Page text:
FLUXmUSeum's Director: Cecil Touchon engaging in an 'Opening Ritual' performance with his Mysterious Found FluxObject (dated 1831) on July 1, 2009   (photo: Noor-un-nisa Touchon)


FLUXHIBITION #3: Thinking Inside of the Box

Boxes, Cases, Kits and Containers from the Permanent Collection - July 2009

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Since most of the contributing artists won't be able to make it to the show, I have tried to make a very detailed tour around the exhibit so that all can see the show from the comfort of their own homes where ever in the world that they are! The first call for Fluxhibition #3 went out in early May and in only a few weeks time this astounding show has come together. I am hoping to interest other venues in hosting this exhibit. It is an interesting show for any venue in my opinion.

If you have comments about the show or specific works in the show please send to cecil_touchon@fluxmuseum.org
we would love to hear from you and will post your comments to the web page if appropriate.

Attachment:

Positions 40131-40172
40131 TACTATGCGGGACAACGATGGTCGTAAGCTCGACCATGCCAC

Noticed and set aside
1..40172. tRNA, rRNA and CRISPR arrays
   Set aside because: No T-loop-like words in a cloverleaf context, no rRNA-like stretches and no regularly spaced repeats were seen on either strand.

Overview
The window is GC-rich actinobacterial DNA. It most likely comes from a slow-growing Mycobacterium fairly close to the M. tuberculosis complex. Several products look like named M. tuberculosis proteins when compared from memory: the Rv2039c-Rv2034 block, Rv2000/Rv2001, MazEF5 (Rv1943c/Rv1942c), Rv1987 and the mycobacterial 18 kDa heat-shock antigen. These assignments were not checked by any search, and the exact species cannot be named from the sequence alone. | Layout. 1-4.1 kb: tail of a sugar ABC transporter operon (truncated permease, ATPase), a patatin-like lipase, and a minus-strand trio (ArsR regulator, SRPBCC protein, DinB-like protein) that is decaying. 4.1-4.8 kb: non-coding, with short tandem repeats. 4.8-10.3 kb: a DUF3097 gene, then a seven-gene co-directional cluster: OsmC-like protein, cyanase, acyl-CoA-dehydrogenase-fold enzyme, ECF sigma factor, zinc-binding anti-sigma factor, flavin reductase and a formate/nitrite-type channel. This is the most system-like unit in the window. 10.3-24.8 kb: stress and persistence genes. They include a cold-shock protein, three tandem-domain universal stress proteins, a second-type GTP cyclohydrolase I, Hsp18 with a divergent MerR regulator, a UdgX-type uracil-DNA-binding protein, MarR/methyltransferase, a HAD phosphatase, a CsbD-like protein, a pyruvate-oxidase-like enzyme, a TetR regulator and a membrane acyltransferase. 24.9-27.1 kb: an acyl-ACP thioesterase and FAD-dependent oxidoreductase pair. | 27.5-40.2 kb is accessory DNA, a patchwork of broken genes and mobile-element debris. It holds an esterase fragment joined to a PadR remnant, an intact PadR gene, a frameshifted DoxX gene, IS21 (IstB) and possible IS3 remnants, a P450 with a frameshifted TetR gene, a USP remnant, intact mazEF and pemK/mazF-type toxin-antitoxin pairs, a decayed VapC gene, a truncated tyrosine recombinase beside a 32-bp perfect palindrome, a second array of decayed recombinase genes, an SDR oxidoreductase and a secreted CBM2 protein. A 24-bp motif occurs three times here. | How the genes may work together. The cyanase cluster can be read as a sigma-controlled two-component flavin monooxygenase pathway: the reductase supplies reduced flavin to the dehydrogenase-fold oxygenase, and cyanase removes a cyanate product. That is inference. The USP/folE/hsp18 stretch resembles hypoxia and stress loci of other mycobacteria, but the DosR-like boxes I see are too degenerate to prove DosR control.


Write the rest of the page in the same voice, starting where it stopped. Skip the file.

Gary Bibb, a very fine and seasoned artist and one of the contributors, wrote of it...

This exhibit is amazing! The variety, vision and execution is at the highest level. With most exhibits you will have a few exceptional pieces and some good with most being okay, but this gathering is all very good to exceptional.

I'm so impressed with the artists choosing to send good work - and Yoko deciding she wanted to be involved, well, she had nothing to gain other than returning to her original artistic intentions: To be a part of an art exhibit that is not pretentious and contrived. Speaks volumes about her heart. I am so honored to be small voice in this collective.

This may well be one of the most significant art exhibits of its kind - certainly of the early 21st century.

 There are a small handful of established exhibitions designed to showcase the current state of the arts, such as the Venice Biennale; however, what's amazing about this exhibit is that it's not organized by a major institution (along with the inherent politics), but rather by a group of artists who truly are in life's trenches - where the "real world" interfaces with artistic expression.

Although it revolves around Fluxus concepts, it's more of a summation and clarification of all the previous artistic ideologies regarding tangible objects as pertinent to subjective content: Duchamp, Cornell, Rauschenberg and beyond. This is a global art statement by the "cultural canaries."  From personal idiosyncrasies to social commentaries, Fluxhibition #3: Thinking Inside Of The Box is a treasury full of artifacts collected while on the grand adventure of artistic exploration.